Clean diesel technology highlighted at global clean air event

The effectiveness and advancements in new diesel technology will play an essential role in international efforts to reduce greenhouse gas emissions, according to U.S. Secretary of State Hillary Clinton, who was speaking at special event hosted by the Climate and Clean Air Coalition in Stockholm, Sweden, on June 3. 

“We know we cannot solve this crisis without the active cooperation and, indeed, the leadership of the private sector, particularly oil and gas companies, makers of diesel trucks, green tech companies that can help turn methane from landfills into clean energy,” Clinton said.

Because more than 90% of all global trade and an increasing number of automobiles are powered by diesel engines, advancements in clean diesel technology are gaining international attention, according to Allen Schaeffer, executive director of the Diesel Technology Forum.

“Secretary Clinton recognizes the leadership of the makers of diesel trucks and the private sector in her call for an international cooperative effort to reduce climate pollutants,” Schaeffer said. “The U.S. diesel engine manufacturers are continuing to build on their decades of research and progressive technological improvements which have resulted in new diesel engines that are near zero in emissions.”

Progressive improvements in diesel technology have reduced emissions from trucks and buses by more than 98%, Schaeffer said. In the last 10 years in the United States, emissions from heavy-duty diesel trucks and buses have been reduced by 99% for nitrogen oxides (NOx) — an ozone precursor — and 98% for particulate emissions, Critical to this progress has been the availability of ultra-low sulfur diesel (ULSD) fuel which has reduced sulfur emissions by 97% – from 500 PM to 15 PM — enabling advanced emissions control devices, he added.

“As international leaders and coalitions seek consensus on actions to improve air quality and impact climate change in the near term, increased attention is being focused on existing and proven technologies like clean diesel that is fuel efficient and has near zero emissions,” Schaeffer said.

He pointed to new research that highlights how clean diesel technology has improved public health and is addressing climate change including:

  • In a special presentation on May 24, 2012, to the California Air Resource Board (ARB) in Sacramento, CA, leading international scientists noted a 50% reduction of black carbon in ambient air over the past 20 years due primarily to advancements in clean diesel technology. Mary Nichols, chairman of CARB stated: “It is encouraging to see that ARB’s diesel regulations, while designed to improve public health are also addressing climate change.”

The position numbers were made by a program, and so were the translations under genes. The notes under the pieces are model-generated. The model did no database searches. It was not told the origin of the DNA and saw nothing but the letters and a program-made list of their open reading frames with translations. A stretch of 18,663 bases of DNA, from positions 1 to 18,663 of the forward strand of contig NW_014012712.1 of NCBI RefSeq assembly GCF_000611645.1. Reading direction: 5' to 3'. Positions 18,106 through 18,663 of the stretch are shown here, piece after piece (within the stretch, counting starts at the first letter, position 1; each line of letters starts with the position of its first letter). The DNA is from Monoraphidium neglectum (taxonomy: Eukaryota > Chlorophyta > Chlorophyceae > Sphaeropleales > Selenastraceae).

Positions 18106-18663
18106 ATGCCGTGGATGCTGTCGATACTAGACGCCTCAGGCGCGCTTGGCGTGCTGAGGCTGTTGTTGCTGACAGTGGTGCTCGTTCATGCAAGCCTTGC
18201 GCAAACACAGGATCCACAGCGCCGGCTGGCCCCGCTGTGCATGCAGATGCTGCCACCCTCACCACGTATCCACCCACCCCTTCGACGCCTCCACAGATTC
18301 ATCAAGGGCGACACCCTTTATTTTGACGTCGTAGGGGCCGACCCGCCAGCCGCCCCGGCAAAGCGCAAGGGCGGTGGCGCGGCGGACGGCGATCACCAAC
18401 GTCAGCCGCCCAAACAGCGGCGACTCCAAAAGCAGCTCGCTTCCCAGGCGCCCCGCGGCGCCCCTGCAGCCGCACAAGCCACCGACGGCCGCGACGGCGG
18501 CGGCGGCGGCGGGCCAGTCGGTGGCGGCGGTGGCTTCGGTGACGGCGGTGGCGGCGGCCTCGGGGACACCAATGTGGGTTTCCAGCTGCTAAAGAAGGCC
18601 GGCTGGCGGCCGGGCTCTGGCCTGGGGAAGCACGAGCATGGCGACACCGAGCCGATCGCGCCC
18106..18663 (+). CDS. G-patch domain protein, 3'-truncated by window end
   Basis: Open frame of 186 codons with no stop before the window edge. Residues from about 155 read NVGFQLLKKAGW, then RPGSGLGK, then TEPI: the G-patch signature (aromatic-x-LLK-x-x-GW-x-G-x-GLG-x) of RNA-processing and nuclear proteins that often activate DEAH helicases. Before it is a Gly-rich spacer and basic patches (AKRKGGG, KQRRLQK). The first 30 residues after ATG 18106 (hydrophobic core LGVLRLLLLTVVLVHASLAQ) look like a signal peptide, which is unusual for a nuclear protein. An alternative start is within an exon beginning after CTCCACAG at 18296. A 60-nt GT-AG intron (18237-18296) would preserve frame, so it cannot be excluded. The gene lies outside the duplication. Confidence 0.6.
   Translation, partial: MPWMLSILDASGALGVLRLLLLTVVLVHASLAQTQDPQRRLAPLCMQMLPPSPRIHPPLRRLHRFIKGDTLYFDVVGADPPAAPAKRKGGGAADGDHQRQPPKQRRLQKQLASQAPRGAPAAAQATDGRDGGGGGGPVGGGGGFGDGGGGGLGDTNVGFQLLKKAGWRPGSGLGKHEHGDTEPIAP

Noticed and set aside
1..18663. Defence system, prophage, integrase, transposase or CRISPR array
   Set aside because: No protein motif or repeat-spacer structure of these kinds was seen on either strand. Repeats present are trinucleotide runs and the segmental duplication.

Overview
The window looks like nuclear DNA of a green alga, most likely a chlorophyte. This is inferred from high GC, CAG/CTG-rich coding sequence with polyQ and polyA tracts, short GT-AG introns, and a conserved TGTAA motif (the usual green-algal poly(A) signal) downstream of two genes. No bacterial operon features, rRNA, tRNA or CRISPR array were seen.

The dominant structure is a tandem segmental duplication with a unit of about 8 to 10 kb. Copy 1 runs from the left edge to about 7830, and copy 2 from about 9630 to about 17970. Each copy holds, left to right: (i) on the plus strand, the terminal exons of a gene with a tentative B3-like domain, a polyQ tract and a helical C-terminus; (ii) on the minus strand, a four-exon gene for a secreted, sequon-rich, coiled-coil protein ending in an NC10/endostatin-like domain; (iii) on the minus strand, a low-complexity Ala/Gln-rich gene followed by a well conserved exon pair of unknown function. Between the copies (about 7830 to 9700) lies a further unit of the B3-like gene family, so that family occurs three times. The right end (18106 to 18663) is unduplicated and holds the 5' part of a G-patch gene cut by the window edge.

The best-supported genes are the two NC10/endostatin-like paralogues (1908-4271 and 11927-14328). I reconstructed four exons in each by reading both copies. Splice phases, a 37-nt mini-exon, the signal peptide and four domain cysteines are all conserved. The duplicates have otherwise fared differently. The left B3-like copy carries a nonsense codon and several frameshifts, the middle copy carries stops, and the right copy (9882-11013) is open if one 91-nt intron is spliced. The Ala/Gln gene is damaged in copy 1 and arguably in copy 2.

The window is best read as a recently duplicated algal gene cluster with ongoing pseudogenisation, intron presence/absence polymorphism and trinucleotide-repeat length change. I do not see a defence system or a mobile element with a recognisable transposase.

• In its March 2012 Report to Congress on Black Carbon (BC), the U.S. Environmental Protection Agency (EPA) stated: “The United States will achieve substantial BC emissions reductions by 2030, largely due to controls on new mobile diesel engines.” The report also recognizes the challenges in reducing emissions from both mobile and stationary diesel engines in developing countries such as Asia, Latin America and Africa since they typically do not have ready access to cleaner low-sulfur fuels that are required for most advanced emissions control technologies.
  • A new study released on April 12, 2012, by the Health Effects Institute (HEI) provides important new insights on the advancements in clean diesel technology and ultra-low sulfur diesel fuel.  The peer-reviewed study was conducted to test the emissions and health effects of the new technology diesel engines and concluded: “Overall, these results showed few biologic effects related to diesel exhaust exposure.”
  • New research released April 23, 2012 from North Carolina State University — “Real-World Measurement and Evaluation of Heavy Duty Truck Duty Cycles, Fuels, and Emission Control Technologies” — shows that federal requirements governing diesel engines of new tractor trailer trucks have resulted in major cuts in emissions of particulate matter (PM) and nitrogen oxides (NOx). Trucks in compliance with newer standards showed a 98% decrease in NOx and 94% reduction in PM emissions.
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